COVID-19 infection triggers porphyria attack in man, 45: Report

Patients need careful monitoring for exacerbations, case suggests

Patricia Inácio, PhD avatar

by Patricia Inácio, PhD |

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A man in his 40s with a history of acute intermittent porphyria (AIP) had an attack triggered by a COVID-19 infection after two years without any episodes, according to researchers.

The AIP attack was complicated by rhabdomyolysis, a serious condition in which muscles break down.

While the patient recovered following treatment, his team warned of potential complications when the two conditions co-occur.

“We believe that patients with porphyria are particularly prone to exacerbations during a COVID-19 infection and should be monitored carefully,” the researchers wrote.

His case was described in the study, “Acute Intermittent Porphyria Attack Triggered by COVID-19 Infection,” published in the journal Cureus.

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Patient had COVID-19 infection, but no respiratory symptoms

Prior research suggests the production of heme — a molecule essential for oxygen transport — is one of the pathways most impacted by infection with SARS-CoV-2, the virus that causes COVID-19.

Specifically, an infection was suggested to trigger the accumulation of intermediate heme byproducts, called porphyrins, that are known triggers of AIP.

In this report, a team of researchers at Istanbul University School of Medicine, in Turkey, detailed their treatment of a patient who experienced an AIP attack likely triggered by SARS-CoV-2 infection.

The patient, a 45-year-old man with a history of AIP, who had not been vaccinated for COVID-19, was treated at the hospital for abdominal pain, nausea, generalized muscle pain, dark urine, and a low grade fever. He had been diagnosed with AIP four years earlier, and had experienced his last attack two years prior to this hospital visit.

He reported he had been in contact with a colleague who had later been diagnosed with COVID-19.

A molecular test confirmed the patient was positive for SARS-CoV-2, but he had no respiratory symptoms.

Lab work showed a generalized reduction in white blood cell counts, but an increased number of neutrophils — immune cells sometimes dubbed the first responders of the immune system.

Additionally, he had high levels of lactate dehydrogenase (LDH), a marker of tissue damage. Several markers of liver damage, including the liver enzymes aspartate aminotransferase and alanine aminotransferase, as well as a general marker of inflammation — C-reactive protein — also were markedly elevated.

A urine test was positive for porphobilinogen, a porphyrin precursor, confirming an AIP attack.

An evaluation of potential triggering factors, however, revealed no use of recreational drugs or alcohol consumption for at least one week. Also, none of his medications were believed to have triggered the attack, and he was negative for antibodies against the hepatitis A, B, and C viruses.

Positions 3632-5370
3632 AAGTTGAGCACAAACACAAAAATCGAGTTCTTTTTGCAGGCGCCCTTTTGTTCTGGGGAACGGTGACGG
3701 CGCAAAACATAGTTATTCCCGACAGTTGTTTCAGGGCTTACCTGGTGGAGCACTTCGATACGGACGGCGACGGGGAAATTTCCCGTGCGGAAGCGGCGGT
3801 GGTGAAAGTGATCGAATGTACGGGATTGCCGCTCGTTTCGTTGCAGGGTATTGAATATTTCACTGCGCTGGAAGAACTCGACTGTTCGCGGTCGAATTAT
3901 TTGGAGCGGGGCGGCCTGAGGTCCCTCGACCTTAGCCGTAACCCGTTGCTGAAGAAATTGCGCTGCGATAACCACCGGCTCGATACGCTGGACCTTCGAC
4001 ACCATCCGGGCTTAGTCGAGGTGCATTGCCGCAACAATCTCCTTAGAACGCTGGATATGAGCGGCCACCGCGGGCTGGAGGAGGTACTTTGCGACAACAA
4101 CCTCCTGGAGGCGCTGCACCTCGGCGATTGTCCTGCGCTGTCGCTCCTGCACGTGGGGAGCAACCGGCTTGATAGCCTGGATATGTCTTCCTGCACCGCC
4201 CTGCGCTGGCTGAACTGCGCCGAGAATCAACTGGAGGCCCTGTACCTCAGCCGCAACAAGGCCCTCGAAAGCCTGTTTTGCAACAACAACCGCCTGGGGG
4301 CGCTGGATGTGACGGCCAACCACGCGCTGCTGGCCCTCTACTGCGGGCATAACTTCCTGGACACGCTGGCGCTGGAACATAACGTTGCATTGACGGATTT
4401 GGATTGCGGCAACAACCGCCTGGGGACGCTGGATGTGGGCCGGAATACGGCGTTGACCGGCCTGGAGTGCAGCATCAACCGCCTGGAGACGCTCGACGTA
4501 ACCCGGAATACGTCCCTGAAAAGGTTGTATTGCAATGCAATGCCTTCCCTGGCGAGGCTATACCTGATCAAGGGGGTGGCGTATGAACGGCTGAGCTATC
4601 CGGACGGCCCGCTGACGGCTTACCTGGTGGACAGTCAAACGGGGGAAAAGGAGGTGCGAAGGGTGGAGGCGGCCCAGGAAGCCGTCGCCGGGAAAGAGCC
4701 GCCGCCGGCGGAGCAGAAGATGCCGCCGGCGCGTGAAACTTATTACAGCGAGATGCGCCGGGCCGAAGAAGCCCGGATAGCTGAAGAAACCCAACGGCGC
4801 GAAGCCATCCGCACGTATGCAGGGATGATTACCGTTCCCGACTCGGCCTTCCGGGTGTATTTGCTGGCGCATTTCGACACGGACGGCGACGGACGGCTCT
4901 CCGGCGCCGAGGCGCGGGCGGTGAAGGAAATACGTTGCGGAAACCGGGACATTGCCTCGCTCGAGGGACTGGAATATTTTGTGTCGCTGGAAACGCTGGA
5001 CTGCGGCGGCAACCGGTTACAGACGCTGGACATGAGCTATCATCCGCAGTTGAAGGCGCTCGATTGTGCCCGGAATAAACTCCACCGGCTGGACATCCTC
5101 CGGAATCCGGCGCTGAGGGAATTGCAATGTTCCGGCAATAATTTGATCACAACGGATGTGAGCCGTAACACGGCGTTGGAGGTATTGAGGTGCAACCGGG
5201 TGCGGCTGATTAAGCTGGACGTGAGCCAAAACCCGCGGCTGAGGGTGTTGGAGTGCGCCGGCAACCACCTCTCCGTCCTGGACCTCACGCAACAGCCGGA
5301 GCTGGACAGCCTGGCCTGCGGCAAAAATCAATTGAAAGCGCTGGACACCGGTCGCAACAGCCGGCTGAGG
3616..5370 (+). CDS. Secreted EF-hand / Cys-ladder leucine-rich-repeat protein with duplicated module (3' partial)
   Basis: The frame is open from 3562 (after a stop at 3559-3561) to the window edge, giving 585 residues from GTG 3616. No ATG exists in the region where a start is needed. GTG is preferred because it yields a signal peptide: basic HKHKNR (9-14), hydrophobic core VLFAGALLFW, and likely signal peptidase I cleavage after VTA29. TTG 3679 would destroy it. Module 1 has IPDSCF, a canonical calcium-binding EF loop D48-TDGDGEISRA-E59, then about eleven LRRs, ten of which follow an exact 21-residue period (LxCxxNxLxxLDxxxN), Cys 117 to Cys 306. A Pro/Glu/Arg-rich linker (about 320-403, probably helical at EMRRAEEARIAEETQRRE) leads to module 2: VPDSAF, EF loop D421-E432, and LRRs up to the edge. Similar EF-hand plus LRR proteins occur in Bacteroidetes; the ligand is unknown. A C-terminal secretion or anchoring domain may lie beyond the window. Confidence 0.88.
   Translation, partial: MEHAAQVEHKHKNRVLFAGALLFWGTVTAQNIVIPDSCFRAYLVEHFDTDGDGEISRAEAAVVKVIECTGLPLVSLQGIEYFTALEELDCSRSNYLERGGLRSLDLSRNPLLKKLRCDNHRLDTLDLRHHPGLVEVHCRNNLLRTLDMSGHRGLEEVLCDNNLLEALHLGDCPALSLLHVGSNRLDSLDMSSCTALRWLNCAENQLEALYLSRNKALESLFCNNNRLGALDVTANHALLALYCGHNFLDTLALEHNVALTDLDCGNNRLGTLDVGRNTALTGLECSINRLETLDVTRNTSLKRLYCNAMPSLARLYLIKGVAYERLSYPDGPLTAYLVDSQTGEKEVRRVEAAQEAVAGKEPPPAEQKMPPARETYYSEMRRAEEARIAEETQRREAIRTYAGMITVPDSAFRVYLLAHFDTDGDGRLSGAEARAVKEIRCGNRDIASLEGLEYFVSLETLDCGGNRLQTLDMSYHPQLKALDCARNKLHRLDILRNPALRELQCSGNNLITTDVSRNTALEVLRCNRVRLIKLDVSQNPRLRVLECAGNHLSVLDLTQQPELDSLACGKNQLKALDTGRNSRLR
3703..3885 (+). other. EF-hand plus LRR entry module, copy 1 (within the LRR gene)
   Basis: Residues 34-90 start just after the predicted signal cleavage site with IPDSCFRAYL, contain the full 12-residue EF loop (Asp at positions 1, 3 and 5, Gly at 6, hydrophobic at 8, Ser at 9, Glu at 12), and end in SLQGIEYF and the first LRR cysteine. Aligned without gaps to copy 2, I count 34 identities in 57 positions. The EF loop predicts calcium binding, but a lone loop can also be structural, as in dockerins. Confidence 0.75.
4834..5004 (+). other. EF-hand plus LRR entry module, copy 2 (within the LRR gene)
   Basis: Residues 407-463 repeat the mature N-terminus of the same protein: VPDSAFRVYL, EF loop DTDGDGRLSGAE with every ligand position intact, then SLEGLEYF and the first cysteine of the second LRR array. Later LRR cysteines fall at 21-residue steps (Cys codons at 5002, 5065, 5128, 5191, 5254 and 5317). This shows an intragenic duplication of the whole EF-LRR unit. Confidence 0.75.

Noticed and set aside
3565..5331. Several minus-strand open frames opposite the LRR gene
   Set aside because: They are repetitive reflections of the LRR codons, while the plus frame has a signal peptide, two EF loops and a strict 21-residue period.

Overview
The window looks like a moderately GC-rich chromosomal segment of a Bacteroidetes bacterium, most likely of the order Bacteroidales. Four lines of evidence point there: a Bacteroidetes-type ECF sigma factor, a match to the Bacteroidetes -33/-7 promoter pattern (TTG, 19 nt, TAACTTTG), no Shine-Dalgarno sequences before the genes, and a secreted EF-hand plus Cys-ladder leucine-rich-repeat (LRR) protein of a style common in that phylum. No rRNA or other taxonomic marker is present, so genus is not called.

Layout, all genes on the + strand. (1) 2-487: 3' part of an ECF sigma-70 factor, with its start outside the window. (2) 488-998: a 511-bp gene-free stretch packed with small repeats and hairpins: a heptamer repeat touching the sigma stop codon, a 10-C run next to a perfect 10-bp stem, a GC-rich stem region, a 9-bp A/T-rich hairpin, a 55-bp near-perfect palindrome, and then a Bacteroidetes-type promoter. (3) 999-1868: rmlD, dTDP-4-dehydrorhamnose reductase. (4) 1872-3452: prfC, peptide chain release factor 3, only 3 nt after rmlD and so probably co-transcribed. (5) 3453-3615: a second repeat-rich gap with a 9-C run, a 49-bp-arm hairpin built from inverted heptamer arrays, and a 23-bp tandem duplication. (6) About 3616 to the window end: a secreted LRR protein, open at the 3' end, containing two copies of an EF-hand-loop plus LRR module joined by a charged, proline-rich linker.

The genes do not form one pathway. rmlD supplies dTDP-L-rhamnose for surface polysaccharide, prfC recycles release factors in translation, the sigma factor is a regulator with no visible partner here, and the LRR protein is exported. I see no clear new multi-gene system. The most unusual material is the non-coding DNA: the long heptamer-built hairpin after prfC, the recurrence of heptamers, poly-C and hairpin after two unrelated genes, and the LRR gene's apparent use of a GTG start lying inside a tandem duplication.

The man was treated with a liquid dextrose solution, a type of sugar, and intravenous (into-the-vein) hemin — an artificial form of heme that is sometimes used to treat AIP attacks.

However, on the second day of treatment, the levels of liver damage markers and LDH increased even further. Also, the levels of creatine kinase (CK), a marker muscle damage, started to rise.

During this period, his muscle pain worsened, and further urine analysis revealed the presence of red blood cells and a muscle protein called myoglobin in his urine. This was attributed to rhabdomyolysis, a serious condition in which the muscles break down, releasing proteins and other substances into the bloodstream.

Physicians considered that rhabdomyolysis was a consequence of AIP, and the two conditions together were thought to be the cause of his elevated levels of liver enzymes.

On the third day, the patient developed shortness of breath, even though his oxygen levels remained consistently above 95%. Chest CT scans revealed bilateral ground-glass opacities consistent with COVID-19 related pneumonia.

He was treated with intravenous methylprednisolone, an anti-inflammatory.

On the fourth day, however, his oxygen levels dropped to 88%-90% and he was put on an oxygen support. His levels returned to a level higher than 95% shortly thereafter.

The drop in oxygen levels was considered to be caused by the progression of COVID-19. Supplemental oxygen was provided for two days.

“We did not discontinue hemin therapy, since we believed that hemin was the most effective treatment available,” the researchers wrote.

Given the fact that AIP is a disorder due to the impairment in the heme [production] pathway and might be triggered by systemic inflammation, COVID-19 creates a basis for a possible AIP attack.

Urine color normalized after two days of treatment, and both his liver enzymes and CK levels gradually decreased. After seven days, hemin was stopped and after 10 days the patient’s liver enzymes and CK levels were within the normal range. At that point, he had no symptoms.

“Given the fact that AIP is a disorder due to the impairment in the heme [production] pathway and might be triggered by systemic inflammation, COVID-19 creates a basis for a possible AIP attack,” the researchers wrote.

“Due to the mutual interaction of both conditions, the attack could be more severe than anticipated,” they added, noting that they “highly recommend monitoring patients with a history of porphyria closely during COVID-19 infection.”